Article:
At the beginning of the calendar year, I started a project to digitize all my sermon notes, which I think will have the following advantages:
- My notes will finally be searchable. Looking for a sermon by Chris Hamilton? Easy as CTRL-F.
- I won’t have to worry anymore about losing all my notes if I spill water on my notebook. (I realize that I’ll have a similar problem if I spill water on my laptop, but let’s assume that I back my computer up regularly.) Also, in case of a fire, I can just grab my laptop and I’ll have all of my sermon notes with me.
- I’m re-meditating through all my old sermon notes, finding things that are freshly convicting. There are some things that I haven’t grown in, though I’ve wanted to. There are some things that I need to grow in now that I’m a few years older, approaching a different stage of life.
- Nostalgia. Sometimes I can remember where I was and what was going on around the time of a particular sermon. (Fine, so this one’s not really an advantage.)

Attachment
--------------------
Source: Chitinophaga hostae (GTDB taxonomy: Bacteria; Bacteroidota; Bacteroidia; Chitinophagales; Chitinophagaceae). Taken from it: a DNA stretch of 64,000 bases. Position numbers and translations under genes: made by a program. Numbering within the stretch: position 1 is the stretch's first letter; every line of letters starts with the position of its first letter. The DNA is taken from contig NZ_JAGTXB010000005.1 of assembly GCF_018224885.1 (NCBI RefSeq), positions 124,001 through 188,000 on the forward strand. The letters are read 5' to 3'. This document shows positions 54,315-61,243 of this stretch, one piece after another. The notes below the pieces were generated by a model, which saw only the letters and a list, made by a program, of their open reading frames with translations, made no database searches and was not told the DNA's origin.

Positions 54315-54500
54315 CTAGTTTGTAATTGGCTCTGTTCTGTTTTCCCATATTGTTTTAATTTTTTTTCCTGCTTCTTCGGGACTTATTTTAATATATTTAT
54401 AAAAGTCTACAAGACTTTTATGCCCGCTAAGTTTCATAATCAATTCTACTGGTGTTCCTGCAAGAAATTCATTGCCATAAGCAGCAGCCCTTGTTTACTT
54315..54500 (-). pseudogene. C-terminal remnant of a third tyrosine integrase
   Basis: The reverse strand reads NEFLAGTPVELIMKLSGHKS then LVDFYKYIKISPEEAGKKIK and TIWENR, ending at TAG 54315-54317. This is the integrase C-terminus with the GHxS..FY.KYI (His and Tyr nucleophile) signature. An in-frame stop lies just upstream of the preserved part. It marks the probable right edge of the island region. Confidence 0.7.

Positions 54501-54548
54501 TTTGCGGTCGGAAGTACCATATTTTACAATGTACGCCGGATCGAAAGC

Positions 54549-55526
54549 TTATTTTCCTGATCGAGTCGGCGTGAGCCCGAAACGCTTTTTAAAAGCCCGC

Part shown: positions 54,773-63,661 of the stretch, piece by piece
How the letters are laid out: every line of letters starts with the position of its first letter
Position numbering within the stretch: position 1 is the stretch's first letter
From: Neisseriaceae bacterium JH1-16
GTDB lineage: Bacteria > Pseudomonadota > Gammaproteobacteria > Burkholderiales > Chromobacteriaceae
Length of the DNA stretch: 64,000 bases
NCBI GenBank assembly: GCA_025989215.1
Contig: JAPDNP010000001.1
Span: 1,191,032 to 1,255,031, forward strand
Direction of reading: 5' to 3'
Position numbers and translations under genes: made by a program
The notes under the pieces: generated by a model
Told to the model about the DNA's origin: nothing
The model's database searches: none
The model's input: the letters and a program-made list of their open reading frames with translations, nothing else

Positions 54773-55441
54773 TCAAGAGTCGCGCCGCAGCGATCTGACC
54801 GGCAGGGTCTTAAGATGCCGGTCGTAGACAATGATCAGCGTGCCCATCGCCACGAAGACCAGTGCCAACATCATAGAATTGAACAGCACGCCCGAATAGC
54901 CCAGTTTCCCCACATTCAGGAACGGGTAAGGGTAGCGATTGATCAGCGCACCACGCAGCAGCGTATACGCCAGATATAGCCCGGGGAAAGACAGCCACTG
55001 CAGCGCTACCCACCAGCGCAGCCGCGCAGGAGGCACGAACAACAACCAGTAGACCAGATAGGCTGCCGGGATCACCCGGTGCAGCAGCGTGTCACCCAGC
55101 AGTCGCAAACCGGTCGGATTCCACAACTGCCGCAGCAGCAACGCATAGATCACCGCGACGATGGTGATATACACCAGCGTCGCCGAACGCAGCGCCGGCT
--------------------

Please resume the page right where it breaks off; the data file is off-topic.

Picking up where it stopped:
I’m writing all this because I’m making my sermon notes available on this blog. A few caveats, especially on my first year (2011-2012): I joined GOC partway through winter quarter, so I only have about a quarter’s worth of sermon notes in here. Also, these aren’t transcripts–I only wrote down the things that were important to me, which might leave something to be desired, since I was a new Christian at the time. That being said, if you’d like to read through my Grace on Campus and Grace Community Church sermon notes, you can download them as a .docx or .pdf file.
Here’s one thing I realized while digitizing my notes: if I’m spending the time to write sermon notes by hand, I should be taking the time to go through them again and meditate on them. Sure, part of why I write things down is to remember them better, but since I’ve created a permanent record of the sermons, I can make even better use of my notes if I think through them again at a later point. I’m not saying it’s necessary, but it seems like a poor use of my time if I only write notes for every sermon so that I can look up notes on just a few of them when I’m studying a particular passage or topic.